…pictures of old radios, valve sets, transistors radios and even more. I’ll come to them in a moment, but first consider this.
There’s something compelling about taking refuge in the past, especially when memories can appear to offer more emotional comfort than the often alarming and worrying news headlines of the present day. I’m writing this in mid-August, as Britain goes through an up-tick in the number of confirmed cases of coronavirus. Behind those figures are people sick, sometimes in pain, and occasionally having to go to hospital and into intensive care. The outcome for some has been an untimely death. That is worrying, and a reason to pray. We can’t face this alone.
So, in order to find a little comfort through distraction, some of the most popular video (is that even still a thing?) boxsets have been about pure escapism – either to an imagined 1990s early-adulthood, or a fictional version of recent history, or a distorted image of life on the edge in modern America. Friends, The Crown, and Breaking Bad respectively are popular on Netflix. Apparently.
One show that brings back a lot of memories, initially for the short pieces on TV-AM (remember that?) is the original Through the Keyhole presented by David Frost and Loyd Grossman. Those two are interesting media characters. David Frost was known for his 1977 interview with Richard Nixon, which was later turned into a play and a film.
Loyd Grossman is a fascinating renaissance man: a cook, a journalist, a campaigner for museums and a punk guitarist. I recall attending a conference in the early 2000s on the parlous state of British heritage and hearing Grossman giving an impassioned speech about the need to conserve our past for future generations to enjoy and learn from. Now there’s a topic that resonates today, especially with some histories being hotly contested and argued over.
The Frost/Grossman incarnation ran on British TV from 1987 to 2008, and was proudly produced at the Yorkshire ITV studios in Leeds. It was relaunched in 2013, fronted by the ‘comedy’ presenter Keith Lemon (born and raised in Leeds, Yorkshire), but came to an end in 2020.
These days, with the Coronavirus, social distancing and lockdown, it has meant TV and radio shows coming from presenters’ kitchens and spare bedrooms, which I have mentioned in previous articles here and here. In the world of television it’s led to some creative distancing by camera crews and production staff. For example, here’s a behind-the-scenes look at how CBeebies, the BBC TV channel for under 7s is organising itself during the Covid-19 era.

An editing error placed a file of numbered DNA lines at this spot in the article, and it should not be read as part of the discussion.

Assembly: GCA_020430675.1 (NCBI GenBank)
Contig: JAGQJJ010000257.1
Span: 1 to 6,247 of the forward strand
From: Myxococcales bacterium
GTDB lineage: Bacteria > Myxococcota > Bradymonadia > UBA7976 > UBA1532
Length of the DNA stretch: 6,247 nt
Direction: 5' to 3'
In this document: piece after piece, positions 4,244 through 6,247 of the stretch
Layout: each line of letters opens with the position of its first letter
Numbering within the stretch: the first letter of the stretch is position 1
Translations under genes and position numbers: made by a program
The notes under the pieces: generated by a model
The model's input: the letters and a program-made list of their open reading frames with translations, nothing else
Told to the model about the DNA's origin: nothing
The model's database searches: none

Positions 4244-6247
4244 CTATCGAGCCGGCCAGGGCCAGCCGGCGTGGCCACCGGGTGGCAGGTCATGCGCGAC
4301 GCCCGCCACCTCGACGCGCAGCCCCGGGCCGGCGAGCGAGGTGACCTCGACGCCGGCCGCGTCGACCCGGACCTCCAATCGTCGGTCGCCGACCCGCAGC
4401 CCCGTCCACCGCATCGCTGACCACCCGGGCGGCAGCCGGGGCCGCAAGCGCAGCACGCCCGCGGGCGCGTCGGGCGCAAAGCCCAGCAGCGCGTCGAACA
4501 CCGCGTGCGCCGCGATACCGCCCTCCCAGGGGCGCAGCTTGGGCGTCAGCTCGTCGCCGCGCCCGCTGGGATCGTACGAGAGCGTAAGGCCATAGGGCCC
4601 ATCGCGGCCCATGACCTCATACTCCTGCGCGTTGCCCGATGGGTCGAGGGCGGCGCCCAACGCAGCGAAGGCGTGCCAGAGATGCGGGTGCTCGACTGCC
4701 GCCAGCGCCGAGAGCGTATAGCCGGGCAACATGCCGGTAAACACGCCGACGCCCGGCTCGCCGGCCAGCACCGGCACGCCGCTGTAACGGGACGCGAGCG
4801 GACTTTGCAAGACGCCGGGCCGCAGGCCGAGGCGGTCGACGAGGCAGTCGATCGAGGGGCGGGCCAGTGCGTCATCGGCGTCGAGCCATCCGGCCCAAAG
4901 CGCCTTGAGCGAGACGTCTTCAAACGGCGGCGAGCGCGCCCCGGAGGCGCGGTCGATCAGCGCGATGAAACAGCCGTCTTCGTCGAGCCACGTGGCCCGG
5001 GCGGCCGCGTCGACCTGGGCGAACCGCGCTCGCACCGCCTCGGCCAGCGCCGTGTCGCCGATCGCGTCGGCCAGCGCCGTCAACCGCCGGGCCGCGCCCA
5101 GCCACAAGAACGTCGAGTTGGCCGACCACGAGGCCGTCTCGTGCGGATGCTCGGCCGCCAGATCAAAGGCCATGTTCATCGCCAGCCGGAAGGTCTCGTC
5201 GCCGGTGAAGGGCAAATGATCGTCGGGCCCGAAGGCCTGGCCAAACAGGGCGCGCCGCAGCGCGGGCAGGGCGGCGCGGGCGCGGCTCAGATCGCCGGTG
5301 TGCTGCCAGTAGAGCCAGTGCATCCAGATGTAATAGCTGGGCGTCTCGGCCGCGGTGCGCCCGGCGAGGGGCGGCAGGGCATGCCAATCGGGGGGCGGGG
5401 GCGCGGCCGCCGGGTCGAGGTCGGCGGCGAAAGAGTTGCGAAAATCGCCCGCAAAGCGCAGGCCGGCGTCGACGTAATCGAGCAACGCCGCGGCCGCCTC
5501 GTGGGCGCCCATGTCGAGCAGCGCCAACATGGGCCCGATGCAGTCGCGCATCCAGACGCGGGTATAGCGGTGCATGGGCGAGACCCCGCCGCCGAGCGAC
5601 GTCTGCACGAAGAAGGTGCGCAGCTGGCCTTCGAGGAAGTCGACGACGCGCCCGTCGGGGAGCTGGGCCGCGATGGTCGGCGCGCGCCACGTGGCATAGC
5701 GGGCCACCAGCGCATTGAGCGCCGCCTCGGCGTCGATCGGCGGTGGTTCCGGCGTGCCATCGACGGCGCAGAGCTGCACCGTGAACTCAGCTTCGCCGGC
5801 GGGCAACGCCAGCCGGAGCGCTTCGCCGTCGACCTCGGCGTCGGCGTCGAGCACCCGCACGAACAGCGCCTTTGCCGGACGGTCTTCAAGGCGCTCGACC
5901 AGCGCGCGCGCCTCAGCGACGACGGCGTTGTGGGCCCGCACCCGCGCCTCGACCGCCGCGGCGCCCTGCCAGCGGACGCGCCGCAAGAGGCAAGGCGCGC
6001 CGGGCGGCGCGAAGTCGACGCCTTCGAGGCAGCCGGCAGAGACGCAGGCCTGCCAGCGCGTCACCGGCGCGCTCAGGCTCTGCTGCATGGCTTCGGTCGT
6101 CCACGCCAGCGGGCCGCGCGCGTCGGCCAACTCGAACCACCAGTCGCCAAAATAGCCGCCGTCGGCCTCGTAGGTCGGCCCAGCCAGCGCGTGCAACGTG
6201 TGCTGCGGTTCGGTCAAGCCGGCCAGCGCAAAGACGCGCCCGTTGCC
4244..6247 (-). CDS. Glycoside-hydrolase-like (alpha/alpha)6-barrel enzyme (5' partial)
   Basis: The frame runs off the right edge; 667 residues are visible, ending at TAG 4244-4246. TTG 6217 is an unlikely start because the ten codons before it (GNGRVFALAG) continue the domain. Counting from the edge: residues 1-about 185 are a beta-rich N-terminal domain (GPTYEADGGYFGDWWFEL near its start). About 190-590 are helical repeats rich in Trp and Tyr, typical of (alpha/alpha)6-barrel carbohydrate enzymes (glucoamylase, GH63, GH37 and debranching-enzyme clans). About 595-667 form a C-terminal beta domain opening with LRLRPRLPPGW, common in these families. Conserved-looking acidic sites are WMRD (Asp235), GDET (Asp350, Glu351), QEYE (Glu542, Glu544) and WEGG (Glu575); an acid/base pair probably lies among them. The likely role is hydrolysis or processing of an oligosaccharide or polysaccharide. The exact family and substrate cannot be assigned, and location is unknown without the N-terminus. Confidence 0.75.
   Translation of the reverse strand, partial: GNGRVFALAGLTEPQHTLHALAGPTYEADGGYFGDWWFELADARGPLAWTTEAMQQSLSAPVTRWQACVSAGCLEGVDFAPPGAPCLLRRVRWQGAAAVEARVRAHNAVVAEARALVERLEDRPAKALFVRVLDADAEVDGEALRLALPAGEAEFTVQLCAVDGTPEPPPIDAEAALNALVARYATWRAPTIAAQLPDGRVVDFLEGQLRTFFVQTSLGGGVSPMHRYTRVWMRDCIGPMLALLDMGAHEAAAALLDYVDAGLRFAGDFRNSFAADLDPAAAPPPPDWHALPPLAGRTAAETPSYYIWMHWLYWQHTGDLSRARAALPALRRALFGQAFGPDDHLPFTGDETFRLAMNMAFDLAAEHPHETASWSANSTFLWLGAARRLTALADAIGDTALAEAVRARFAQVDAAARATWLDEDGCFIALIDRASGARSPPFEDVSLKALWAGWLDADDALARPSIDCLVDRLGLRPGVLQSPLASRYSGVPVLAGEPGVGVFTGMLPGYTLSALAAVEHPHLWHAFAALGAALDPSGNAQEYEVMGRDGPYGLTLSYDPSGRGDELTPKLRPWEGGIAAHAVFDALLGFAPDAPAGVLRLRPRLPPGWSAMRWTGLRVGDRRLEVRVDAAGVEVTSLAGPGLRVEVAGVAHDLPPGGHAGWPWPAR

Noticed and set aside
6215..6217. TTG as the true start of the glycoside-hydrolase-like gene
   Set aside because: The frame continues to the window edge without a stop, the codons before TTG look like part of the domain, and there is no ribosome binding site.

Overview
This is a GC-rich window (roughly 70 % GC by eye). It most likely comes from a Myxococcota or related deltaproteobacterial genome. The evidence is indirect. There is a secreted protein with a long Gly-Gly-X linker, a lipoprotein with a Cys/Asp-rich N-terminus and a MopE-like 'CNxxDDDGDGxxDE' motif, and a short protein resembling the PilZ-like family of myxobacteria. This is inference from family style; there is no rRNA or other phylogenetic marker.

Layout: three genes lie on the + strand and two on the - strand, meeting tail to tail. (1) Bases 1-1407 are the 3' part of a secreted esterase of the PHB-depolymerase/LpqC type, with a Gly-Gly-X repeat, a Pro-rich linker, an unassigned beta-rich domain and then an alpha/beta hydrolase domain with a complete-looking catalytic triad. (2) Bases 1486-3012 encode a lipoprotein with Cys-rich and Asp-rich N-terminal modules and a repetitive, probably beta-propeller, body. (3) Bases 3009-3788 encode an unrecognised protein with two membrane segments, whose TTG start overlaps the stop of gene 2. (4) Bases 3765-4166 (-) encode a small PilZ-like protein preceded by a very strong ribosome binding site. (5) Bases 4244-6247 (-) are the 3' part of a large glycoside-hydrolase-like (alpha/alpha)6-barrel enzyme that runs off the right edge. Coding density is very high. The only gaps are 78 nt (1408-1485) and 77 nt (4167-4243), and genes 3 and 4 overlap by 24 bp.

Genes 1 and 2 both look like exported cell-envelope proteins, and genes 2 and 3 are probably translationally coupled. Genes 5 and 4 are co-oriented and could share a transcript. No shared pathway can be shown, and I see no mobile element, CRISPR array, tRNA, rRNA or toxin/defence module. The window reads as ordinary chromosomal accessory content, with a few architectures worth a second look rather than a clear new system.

Which I find deliciously edgy, as if the puppet Hacker T. Dog is at any minute about to say something completely unscripted and wholly inappropriate. The anticipation of a major transgression of the Producer Guidelines is reminiscent of watching Zig and Zag on Channel 4’s Big Breakfast in the 1990s.
Now, in these times of 2020 when lockdown has become a word in constant usage, other TV companies are finding new ways to socially distance their camera operators. One idea has been to put mini cameras on dogs. Absolutely. Celebrity Snoop Dogs. Really.
So this is evidence, if any were needed, that Channel 4 will take some unusual pitches. Perhaps then my idea could work: how about “Celebrity Wireless Sets” (Stop yawning at the back). The task for the panel would be to guess who the celebrity is just from looking at their radios. I know what you’re thinking. But, it’s no less daft than putting cameras designed for bicycle helmets onto dogs. Is it? Well, is it? Be honest.
1 So, at number 1, from around 1952 there’s this, which was a wedding present to my parents (before I was born. Apparently). I had new valves and capacitors put in about fifteen years ago. Switching it on reminds me of the Ed Ruscha painting “Smells Like Back of Old Hot Radio“, on display at the Tate Modern in London. The great thing about Ruscha in that 70s period was that you got exactly what it said in the title. Go on, follow the link. It always makes me smile.